Policy analyst


Also known as:

  • Policy Adviser

What they do

Policy advisers guide the development and management of both government policies and the commercial projects and organisations that are concerned with these policies. They work with existing policies to update them and make them relevant for those sectors of the community that they effect. They also compile and present information regarding policy issues to governments and policy makers in the form of briefs, maps, charts and reports. They advise governments and related organisations on particular social, cultural or political trends that may affect policy development, formulate options for policy development, and assess the financial and social impacts of particular government policies.

Specialisations include: Foreign Policy Officer, Research and Evaluation Analyst (NZ)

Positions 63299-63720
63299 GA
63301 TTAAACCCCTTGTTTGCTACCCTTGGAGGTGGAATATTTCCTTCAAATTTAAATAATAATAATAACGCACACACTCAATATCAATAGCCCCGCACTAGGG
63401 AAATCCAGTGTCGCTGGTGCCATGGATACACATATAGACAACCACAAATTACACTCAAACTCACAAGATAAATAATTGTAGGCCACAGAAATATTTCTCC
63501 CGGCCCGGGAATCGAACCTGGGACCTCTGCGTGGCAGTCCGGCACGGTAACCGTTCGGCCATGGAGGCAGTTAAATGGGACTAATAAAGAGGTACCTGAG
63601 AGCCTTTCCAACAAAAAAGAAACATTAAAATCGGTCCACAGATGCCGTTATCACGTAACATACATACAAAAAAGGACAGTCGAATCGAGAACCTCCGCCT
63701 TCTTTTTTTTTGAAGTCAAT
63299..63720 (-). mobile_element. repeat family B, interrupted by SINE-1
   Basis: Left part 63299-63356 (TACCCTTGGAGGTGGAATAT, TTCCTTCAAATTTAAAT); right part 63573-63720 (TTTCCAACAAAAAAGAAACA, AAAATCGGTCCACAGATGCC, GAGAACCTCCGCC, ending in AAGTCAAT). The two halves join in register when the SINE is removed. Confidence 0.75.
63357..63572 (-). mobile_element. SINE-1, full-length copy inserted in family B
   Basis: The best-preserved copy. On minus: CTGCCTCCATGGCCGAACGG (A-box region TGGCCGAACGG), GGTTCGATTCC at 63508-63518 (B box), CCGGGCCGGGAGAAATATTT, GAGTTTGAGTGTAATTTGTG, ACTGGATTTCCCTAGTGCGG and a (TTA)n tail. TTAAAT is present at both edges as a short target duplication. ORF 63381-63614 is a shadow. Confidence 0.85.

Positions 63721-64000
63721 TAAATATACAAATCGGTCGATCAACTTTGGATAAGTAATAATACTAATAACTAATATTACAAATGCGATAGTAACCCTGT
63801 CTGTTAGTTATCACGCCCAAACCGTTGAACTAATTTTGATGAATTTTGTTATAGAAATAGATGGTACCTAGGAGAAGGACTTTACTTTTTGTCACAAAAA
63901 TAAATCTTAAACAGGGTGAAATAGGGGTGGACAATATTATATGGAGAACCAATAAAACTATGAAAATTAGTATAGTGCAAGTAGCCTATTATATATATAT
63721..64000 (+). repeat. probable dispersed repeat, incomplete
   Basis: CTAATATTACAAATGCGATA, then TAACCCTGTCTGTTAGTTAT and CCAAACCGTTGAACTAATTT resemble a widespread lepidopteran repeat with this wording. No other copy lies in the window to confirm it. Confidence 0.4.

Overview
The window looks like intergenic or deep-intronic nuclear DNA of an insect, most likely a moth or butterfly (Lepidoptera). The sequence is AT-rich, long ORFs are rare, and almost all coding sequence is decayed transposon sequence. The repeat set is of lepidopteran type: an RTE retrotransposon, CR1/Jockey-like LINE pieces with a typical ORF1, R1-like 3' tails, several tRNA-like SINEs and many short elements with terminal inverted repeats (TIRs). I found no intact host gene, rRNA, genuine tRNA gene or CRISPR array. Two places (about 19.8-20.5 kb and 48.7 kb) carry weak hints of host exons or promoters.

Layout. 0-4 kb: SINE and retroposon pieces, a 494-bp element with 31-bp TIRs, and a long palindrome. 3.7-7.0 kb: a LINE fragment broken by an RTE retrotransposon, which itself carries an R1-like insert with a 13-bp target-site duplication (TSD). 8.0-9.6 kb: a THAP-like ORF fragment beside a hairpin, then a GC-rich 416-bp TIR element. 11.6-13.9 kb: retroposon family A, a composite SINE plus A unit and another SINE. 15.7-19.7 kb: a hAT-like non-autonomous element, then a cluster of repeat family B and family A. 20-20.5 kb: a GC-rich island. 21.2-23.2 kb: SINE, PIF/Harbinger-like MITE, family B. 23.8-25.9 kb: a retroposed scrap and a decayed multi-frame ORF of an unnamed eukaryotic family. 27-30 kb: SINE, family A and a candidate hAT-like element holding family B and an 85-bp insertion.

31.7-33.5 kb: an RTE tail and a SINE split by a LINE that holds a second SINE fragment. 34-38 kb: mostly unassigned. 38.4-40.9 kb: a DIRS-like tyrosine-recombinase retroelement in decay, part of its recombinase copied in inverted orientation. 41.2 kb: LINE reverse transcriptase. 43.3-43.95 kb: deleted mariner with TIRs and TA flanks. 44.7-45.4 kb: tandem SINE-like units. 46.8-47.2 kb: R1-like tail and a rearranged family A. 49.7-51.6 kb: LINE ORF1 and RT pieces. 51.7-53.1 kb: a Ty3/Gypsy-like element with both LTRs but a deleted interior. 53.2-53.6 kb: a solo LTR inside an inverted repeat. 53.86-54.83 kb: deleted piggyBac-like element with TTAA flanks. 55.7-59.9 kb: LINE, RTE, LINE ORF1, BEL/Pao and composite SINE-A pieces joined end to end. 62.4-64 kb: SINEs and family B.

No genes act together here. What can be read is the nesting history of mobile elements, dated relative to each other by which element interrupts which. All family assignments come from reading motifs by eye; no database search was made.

Working conditions

Political advisers work in government offices, as well as in other businesses and organisations that are concerned with government projects and policies. They usually work regular office hours, but may be required to work longer hours on certain occasions.

Policy advisers work in the offices of either state or federal government departments, and may work in Perth or in regional centres where they can report on the way in which specific policies affect particular regional areas.

Tools and technologies

Policy advisers work mostly with computers and other office equipment such as telephones, photocopiers and fax machines. They often use the internet for research pursposes. They may be required to work with word-processing and data management software.

How do I become one?

Education and training

To become a policy analyst you usually need to study a university degree. While both the Western Australian Government and the Australian Public Service employee graduates from all disciplines through their graduate programs, studying a major in an area relevant to the policy field in which you wish to work, for example, environmental conservation, sport and recreation, or culture and the arts, would be beneficial.

All universities in Western Australia offer relevant courses. Contact the universities you are interested in for more information

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